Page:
Hospitals and health systems only had seven mergers and acquisitions in the third quarter of the year, but the expected revenue surrounding those deals was $5.2 billion, a new report says.
The report, released Wednesday from Kaufman Hall, is the latest evidence that larger hospital systems are seeking strategic partners to help overcome financial impacts of the COVID-19 pandemic. But as more larger systems join forces, smaller and independent hospitals are declining.
“The pandemic has focused attention on new care delivery models—including virtual health and hospital at home—that are less dependent on specific sites of care and alleviate pressures on healthcare facilities that have been pressured by surges in COVID-19 patients,” the report said.
In the third quarter, there were seven transactions involving 20 hospitals. That was far below the nearly 20 deals that were closed in the third quarter of 2020 and the 25 deals closed in the same period in 2019.
But the deals themselves represented a large amount of money. For instance, they include the massive $11 billion megamerger between Utah-based Intermountain Healthcare and Colorado-based SCL Health along with HCA Healthcare’s planned acquisition of five hospitals in Utah.
“The smaller number of transactions is being offset with a high percentage of transactions with seller revenues in excess of $500 million,” the report said.
The average seller size by revenue for the quarter was $736 million, which is more than double the $346 million average for 2020, Kaufman found.
Results from the third quarter show a continuing trend of hospitals and health systems that are looking more for a strategic partner than an outright expansion.
“Health systems increasingly seek a transformative impact from M&A activity—not just the acquisition of another facility, but the addition of new capabilities or access to new markets,” the report said.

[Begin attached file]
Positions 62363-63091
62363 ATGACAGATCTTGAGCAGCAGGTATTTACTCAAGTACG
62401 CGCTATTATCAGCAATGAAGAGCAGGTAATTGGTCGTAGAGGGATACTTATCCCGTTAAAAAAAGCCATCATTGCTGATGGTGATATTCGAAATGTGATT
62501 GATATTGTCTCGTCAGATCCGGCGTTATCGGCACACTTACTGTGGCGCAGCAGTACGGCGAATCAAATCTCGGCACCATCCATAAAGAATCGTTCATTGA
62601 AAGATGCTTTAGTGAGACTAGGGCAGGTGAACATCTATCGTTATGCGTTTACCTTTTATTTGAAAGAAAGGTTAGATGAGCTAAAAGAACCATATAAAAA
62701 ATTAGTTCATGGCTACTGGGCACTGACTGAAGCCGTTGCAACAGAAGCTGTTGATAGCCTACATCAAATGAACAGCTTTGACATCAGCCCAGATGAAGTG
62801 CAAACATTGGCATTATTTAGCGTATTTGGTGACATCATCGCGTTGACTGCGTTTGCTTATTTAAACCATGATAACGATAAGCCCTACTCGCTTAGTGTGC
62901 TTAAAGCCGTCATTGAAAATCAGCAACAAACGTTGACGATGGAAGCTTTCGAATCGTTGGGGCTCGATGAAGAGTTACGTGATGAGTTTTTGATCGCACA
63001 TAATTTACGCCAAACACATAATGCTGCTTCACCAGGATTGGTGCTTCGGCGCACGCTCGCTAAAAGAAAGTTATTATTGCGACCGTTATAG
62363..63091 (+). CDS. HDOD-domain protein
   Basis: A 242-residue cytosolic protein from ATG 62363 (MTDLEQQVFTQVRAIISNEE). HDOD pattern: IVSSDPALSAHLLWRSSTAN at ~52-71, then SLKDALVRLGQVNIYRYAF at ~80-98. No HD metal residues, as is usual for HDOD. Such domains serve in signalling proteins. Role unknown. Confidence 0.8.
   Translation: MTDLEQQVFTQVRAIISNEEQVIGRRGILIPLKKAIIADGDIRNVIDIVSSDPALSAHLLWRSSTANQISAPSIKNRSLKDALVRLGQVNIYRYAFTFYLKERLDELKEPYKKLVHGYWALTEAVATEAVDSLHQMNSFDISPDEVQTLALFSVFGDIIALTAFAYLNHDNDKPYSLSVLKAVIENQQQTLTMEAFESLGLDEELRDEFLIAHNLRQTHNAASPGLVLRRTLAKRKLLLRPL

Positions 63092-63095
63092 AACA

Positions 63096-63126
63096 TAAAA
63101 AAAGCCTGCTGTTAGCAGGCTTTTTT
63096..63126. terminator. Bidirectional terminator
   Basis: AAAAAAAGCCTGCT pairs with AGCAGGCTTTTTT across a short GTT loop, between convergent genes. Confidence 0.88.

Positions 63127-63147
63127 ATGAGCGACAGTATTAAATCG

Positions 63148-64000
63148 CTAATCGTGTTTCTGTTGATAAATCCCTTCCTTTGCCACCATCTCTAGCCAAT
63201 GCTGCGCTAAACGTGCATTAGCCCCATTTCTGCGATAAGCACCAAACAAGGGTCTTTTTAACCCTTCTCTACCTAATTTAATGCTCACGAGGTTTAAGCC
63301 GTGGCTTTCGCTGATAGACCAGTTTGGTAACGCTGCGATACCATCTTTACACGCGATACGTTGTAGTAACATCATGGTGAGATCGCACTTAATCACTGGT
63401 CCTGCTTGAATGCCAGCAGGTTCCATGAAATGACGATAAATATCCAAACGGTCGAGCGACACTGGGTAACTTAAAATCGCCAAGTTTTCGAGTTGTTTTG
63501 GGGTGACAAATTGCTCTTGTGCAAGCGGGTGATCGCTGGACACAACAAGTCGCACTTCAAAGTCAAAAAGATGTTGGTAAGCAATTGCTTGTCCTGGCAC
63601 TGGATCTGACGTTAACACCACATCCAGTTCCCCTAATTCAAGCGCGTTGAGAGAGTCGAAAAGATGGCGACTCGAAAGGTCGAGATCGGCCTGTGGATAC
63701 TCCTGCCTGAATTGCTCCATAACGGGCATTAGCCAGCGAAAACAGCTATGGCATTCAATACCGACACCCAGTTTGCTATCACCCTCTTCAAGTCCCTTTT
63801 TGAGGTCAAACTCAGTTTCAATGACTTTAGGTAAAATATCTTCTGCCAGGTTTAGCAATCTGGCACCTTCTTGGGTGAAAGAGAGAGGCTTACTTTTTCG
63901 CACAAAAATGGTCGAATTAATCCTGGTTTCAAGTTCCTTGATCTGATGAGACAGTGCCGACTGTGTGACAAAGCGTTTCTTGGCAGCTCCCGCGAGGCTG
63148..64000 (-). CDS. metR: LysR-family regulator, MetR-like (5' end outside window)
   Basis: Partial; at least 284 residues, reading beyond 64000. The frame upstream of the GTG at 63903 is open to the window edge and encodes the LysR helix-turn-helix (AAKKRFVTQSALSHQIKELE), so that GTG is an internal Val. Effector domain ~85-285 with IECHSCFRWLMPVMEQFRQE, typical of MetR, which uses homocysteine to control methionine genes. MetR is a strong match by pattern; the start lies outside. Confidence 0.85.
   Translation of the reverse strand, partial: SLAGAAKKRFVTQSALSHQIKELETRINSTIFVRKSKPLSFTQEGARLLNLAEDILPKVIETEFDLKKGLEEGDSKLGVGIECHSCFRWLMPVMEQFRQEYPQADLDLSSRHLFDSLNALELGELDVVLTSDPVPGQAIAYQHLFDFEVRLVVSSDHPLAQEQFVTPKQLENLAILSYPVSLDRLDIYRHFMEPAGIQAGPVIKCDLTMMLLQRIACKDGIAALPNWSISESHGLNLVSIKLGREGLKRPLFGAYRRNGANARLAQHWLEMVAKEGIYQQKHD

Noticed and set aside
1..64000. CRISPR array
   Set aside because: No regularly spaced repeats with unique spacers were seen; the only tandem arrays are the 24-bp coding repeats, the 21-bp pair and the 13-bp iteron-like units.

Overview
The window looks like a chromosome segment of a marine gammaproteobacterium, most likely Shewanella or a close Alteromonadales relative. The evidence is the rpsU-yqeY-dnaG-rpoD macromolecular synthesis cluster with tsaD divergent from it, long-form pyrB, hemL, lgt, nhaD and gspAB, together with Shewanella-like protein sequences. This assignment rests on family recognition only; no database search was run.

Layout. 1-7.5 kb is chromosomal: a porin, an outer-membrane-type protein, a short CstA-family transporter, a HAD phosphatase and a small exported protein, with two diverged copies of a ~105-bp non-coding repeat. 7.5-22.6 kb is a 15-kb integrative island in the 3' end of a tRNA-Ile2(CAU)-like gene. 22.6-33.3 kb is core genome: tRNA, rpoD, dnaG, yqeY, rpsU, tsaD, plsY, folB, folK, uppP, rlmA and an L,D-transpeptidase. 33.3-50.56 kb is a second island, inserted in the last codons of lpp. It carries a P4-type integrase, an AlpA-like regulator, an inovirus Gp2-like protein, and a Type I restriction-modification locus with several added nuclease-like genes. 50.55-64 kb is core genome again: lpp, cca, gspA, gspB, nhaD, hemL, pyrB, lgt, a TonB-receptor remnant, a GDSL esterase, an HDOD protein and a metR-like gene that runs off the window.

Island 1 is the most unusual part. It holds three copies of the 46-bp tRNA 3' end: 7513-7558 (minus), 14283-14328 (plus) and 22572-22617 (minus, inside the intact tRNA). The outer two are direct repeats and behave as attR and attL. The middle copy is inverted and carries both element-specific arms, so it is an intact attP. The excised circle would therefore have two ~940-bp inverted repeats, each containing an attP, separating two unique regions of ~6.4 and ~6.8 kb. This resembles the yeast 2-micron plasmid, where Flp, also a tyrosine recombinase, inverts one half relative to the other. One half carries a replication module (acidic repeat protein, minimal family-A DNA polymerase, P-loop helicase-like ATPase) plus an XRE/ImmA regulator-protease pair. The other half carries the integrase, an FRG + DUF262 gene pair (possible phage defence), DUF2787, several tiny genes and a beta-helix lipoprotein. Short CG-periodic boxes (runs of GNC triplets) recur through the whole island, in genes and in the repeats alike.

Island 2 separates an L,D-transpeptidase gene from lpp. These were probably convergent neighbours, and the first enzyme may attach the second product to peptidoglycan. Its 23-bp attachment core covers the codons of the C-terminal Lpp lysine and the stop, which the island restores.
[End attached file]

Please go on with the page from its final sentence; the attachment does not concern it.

Instead of seeking to expand its market presence, hospitals are looking for partners that can help them expand into new models of care such as telehealth and hospital-at-home. Hospitals are looking intently at value-based care arrangements considering revenue shortfalls triggered by the pandemic.
“The vulnerabilities of volume-dependent fee-for-service payment models have been exposed, renewing interest in payer-provider partnerships for value-based payment structures,” the report said.
Hospitals are also looking into post-acute care models to ensure care for patients after they leave their facility. For example, HCA Healthcare acquired 80% of Brookdale Senior Living’s home health and hospice business. Another deal between UNC Health and Medically Home Group developed an “acute care at home” program, Kaufman said.
However, the downside of this integration has been fewer independent community hospitals. Kaufman found that the number of unaffiliated and independent community hospitals is shrinking.
"The most recent data from the American Hospital Association, based on its 2019 Annual Survey, indicates that 67% of the 5,141 community hospitals are already part of a system," the report said.
The push for expanding into other models of care comes as hospitals continue to struggle with COVID-19 surges, putting further strain on inpatient facilities.
But larger deals could also bring more government scrutiny. The Federal Trade Commission has ramped up its scrutiny of hospital mergers to explore how the deals would impact quality and prices for a market.
President Joe Biden issued an executive order back in July that calls for federal agencies to review and revise the guidelines for hospital mergers that can lead to higher prices.